updated 10/8/2008 12:53:38 PM ET 2008-10-08T16:53:38

The widow of an Iraq war veteran who committed suicide while in outpatient care for depression at a Veterans Administration hospital is suing the federal government for alleged negligence.

Tiera Woodward, 26, claims her late husband, Donald, sought treatment at a VA hospital in Lebanon, Pa., after three suicide attempts but wasn't seen by a psychiatrist for more than two months.

She says doctors were slow to diagnose her husband with major depression, and that once the diagnosis was made, a psychiatrist failed to schedule a follow-up meeting with her husband after he informed the doctor he had gone off his medication.

Donald Woodward killed himself in March 2006 at age 23.

"I intend to make them make changes," said his mother, Lori Woodward. "I have too many friends whose kids are in Iraq. I have a nephew now in Iraq, in the same unit, and I can't have my family go through this again."

Alison Aikele, a VA spokeswoman in Washington, said the agency does not typically comment on pending litigation.

The lawsuit, filed in the Middle District of Pennsylvania, seeks an unspecified amount for funeral expenses, lost income and pain and suffering.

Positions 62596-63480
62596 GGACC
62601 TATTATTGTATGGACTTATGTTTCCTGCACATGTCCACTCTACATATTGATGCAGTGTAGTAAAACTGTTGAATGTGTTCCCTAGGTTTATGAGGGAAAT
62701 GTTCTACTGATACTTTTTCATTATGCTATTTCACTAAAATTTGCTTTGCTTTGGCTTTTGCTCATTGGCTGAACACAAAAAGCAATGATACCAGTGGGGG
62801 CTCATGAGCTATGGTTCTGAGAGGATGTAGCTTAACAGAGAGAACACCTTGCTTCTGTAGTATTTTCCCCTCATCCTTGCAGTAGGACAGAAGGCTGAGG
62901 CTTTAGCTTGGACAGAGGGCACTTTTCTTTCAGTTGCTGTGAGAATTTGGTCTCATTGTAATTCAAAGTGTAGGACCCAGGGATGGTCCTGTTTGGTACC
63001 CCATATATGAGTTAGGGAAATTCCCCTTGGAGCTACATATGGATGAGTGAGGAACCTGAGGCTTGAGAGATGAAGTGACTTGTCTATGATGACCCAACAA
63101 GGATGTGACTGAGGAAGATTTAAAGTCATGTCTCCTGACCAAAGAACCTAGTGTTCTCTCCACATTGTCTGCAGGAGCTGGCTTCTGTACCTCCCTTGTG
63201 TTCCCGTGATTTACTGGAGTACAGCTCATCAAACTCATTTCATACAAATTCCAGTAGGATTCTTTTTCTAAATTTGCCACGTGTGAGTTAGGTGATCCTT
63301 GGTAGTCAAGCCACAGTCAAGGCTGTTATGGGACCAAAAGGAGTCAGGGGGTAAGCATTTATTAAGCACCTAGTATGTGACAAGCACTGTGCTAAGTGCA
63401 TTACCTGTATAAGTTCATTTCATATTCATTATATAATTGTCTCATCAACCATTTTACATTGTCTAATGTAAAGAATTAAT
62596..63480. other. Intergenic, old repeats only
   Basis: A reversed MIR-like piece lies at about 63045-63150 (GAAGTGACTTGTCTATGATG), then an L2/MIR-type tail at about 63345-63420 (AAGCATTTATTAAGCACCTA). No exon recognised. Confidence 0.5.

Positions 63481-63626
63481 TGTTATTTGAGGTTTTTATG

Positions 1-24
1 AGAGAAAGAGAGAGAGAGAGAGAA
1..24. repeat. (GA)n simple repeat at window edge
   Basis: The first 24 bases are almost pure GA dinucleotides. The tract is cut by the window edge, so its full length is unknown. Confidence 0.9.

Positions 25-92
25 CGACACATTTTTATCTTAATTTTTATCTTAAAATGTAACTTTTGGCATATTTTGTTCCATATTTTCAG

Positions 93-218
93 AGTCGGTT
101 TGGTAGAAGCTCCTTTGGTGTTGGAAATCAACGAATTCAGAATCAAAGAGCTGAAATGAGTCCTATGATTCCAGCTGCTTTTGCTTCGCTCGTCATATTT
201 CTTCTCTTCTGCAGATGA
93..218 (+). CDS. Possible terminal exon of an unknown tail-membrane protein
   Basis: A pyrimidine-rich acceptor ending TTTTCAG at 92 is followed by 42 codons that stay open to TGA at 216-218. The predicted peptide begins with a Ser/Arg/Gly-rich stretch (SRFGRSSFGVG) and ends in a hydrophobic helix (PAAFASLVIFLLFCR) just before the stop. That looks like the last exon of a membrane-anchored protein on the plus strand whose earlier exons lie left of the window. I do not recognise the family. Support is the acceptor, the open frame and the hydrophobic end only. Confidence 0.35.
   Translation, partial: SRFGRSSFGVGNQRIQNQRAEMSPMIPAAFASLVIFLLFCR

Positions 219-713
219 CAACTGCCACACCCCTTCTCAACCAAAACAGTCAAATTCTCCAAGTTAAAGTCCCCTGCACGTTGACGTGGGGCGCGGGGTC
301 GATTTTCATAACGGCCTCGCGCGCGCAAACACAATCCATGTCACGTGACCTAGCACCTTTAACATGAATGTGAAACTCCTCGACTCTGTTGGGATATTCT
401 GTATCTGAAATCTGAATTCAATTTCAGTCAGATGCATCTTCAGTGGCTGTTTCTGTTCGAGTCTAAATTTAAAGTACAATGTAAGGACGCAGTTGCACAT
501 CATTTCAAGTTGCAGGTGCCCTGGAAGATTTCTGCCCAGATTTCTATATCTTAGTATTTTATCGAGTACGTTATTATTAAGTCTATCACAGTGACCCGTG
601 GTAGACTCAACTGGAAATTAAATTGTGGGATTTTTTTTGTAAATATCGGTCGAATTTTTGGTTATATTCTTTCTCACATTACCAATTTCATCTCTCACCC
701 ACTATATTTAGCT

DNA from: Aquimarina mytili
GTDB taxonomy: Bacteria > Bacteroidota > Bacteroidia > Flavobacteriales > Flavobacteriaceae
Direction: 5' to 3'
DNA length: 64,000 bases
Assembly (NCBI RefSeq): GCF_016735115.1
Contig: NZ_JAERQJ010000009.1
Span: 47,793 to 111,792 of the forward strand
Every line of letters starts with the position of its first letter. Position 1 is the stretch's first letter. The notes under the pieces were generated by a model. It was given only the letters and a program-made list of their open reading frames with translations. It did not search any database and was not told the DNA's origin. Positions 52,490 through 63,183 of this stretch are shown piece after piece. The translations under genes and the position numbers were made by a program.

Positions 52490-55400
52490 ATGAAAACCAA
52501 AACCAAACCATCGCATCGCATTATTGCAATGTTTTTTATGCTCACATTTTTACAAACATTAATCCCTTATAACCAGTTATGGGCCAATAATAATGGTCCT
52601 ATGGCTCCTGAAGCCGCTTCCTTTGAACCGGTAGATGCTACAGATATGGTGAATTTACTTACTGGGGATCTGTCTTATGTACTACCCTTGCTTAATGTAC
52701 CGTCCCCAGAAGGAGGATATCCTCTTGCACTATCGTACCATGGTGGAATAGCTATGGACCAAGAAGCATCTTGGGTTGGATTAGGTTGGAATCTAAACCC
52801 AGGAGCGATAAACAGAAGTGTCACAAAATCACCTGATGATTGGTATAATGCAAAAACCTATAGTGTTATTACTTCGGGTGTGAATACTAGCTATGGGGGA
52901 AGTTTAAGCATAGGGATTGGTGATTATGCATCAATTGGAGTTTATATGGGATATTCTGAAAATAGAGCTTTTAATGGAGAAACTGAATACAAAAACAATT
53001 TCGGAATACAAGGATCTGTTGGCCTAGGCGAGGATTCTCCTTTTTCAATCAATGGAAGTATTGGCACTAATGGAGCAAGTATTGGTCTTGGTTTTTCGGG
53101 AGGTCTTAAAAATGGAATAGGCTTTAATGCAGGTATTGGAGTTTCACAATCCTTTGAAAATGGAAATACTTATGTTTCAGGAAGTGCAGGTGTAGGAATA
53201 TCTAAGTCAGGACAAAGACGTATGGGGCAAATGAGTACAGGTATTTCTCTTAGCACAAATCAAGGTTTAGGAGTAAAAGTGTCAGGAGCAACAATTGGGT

'Painful reminder'
It echoes other lawsuits nationwide over VA mental-health services, despite legislation President Bush signed in November ordering improvements.

The family of Marine Jeffrey Lucey, also 23, has a federal suit pending in Massachusetts over his June 2004 suicide. And two veterans groups sued the VA in San Francisco seeking an overhaul of its health system, citing special concerns about mental health, but a judge dismissed the suit in June over venue issues.

More than 150,000 Iraq and Afghanistan war veterans have already sought mental health care from the VA, and 200,000 others have sought medical care, according to Veterans for Common Sense, one of the groups involved in the California lawsuit.

"Each tragic veteran suicide is yet another painful reminder of the human cost of the Iraq and Afghanistan wars and VA's abject failure to provide timely and appropriate mental health care," said Paul Sullivan, the group's executive director. "How many wake-up calls does (the) VA need?"

Copyright 2008 The Associated Press. All rights reserved. This material may not be published, broadcast, rewritten or redistributed.

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